Step 3 – Apply the surplus funds from repaying the cheapest balance to the installment of the next cheapest balance. And naturally, you should keep up with your other threshold installments as well.
Step 4 – Do this again and again until you have no outstanding debt.
Now, listen up, before you begin to argue about the interest rates. If the interest rate on your biggest debt is also the highest, paying it off will take an incredibly long time.
But if you stay the course (without considering interest rates), you’ll be able to celebrate the swift elimination of even your cheapest debt. You need that feeling of anticipation to push you forward until you have repaid all of your debt.
Example of Debt Snowball Method
Using a real-life example is the best way to grasp this technique. Let’s pretend you owe money on four accounts:
- $500 medical bill with a $50 installment
- $2,500 credit card debt with a $63 installment
- $7,000 car loan with a $135 installment
- $10,000 student loan with a $96 installment
If you want to utilize the debt snowball technique, you should pay the threshold on all of your other debts except for the $500 medical bill. You’re so dedicated to your objective that you decide to supplement your income with a part-time gig that brings in an excess of $500 every month.
With a monthly installment of $550 (the $50 threshold plus $500 additional), your medical debt will be repaid in exactly one month. Your credit card debt will be reduced by $613 ($550 + the $63 threshold monthly installment) once you apply the extra $550 toward it. About four months from now, you can joyfully tear up that credit card.
A total of $748 per month will be thrown at the car loan ($613 plus $135). In 10 months, you’ll be driving away in a car that you really own.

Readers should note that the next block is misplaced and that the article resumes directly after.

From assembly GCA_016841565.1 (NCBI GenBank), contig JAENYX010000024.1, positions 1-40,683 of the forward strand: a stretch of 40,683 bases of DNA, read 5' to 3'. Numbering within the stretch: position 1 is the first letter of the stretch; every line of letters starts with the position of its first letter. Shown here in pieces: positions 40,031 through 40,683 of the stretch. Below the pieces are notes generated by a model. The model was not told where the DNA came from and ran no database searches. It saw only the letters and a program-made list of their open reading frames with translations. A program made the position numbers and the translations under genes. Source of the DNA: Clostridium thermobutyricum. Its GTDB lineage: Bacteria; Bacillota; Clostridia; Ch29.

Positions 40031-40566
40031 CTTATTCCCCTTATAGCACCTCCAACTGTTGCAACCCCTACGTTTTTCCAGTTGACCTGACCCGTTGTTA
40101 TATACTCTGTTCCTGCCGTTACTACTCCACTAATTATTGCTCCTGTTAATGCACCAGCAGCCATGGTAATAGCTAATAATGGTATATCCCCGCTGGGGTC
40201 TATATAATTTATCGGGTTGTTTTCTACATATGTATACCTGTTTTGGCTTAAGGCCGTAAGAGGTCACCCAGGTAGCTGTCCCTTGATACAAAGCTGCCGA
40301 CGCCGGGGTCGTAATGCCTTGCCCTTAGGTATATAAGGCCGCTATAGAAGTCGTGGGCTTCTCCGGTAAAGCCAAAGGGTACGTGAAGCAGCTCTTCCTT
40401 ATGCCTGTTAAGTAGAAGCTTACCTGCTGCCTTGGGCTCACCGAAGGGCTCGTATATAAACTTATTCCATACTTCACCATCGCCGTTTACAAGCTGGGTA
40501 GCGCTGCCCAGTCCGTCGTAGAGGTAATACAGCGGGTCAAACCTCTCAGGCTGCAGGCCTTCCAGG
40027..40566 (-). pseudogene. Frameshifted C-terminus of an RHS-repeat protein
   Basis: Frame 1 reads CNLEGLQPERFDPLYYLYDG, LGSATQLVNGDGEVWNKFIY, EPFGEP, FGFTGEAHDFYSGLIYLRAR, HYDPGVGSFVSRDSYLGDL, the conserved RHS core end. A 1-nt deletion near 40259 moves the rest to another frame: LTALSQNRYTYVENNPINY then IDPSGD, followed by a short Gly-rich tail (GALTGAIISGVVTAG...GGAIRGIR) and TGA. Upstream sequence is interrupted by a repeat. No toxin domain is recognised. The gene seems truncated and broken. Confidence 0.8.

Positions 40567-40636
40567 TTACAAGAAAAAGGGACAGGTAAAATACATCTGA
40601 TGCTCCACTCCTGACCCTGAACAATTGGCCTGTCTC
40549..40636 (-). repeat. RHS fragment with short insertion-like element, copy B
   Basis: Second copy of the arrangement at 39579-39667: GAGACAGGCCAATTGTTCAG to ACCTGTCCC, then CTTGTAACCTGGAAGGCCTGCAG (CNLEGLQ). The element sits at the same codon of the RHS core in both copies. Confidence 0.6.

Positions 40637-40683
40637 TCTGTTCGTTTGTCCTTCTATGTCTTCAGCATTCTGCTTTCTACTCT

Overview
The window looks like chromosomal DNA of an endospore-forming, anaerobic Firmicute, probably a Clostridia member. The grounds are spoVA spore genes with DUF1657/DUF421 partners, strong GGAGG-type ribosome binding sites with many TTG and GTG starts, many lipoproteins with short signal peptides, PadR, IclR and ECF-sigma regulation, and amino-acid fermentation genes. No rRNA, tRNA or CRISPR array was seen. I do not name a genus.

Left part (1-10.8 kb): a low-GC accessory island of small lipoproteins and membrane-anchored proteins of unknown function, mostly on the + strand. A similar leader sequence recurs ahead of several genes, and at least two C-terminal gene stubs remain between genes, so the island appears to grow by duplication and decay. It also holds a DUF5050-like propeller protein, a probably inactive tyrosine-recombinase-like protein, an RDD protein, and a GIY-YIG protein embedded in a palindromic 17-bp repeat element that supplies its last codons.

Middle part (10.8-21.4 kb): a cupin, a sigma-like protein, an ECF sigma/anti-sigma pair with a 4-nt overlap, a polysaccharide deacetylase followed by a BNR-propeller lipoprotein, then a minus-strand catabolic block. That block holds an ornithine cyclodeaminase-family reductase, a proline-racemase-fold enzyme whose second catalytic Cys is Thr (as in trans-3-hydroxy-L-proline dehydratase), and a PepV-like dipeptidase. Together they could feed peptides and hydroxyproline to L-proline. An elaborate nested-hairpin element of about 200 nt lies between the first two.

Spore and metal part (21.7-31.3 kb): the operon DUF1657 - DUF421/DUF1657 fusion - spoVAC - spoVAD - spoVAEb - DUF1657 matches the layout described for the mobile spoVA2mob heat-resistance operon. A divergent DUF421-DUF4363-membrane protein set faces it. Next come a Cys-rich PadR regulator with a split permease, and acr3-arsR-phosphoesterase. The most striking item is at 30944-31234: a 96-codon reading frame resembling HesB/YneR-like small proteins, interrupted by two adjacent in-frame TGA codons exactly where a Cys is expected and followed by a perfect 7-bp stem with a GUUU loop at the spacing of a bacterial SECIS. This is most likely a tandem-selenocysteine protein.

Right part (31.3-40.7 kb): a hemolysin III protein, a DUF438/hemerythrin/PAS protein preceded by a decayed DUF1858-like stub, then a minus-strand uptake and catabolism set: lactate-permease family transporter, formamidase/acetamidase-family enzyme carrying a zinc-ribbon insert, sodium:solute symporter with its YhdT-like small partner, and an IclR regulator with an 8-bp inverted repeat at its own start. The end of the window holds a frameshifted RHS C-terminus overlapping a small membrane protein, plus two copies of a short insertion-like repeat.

You can put $844 per month toward your student loan by the time you get to it (your student loan is likely your largest debt). In other words, in 12 months, you will have sent the final installment.
If you utilize the debt snowball technique and are disciplined about making extra installments and sticking to your repayment schedule, you can eliminate $20,000 in debt in just 27 months.
Debt Snowball vs. Debt Avalanche: What’s the Difference?
The debt snowball tactic serves as inspiration for the debt avalanche technique, which entails organizing bills in a particular order.
When consumers utilize the debt avalanche technique, on the other hand, they prioritize repaying the loan with the largest interest rate initially and then utilize the additional cash to settle the debts with the cheapest interest rates. This is done in order to reduce the total amount of interest paid over time.
The debt snowball technique is your greatest option if you are drowning in debt at this point in your life. The path to economic independence might not appear to be as difficult when viewed from this angle. You may want to consider the debt avalanche if you have a lot of high-interest debt and are trying to save as many funds as possible on interest installments.
The debt avalanche technique involves making settlements on your debts in the sequence of descending interest rates, with the debt that has the highest interest rate being paid off initially.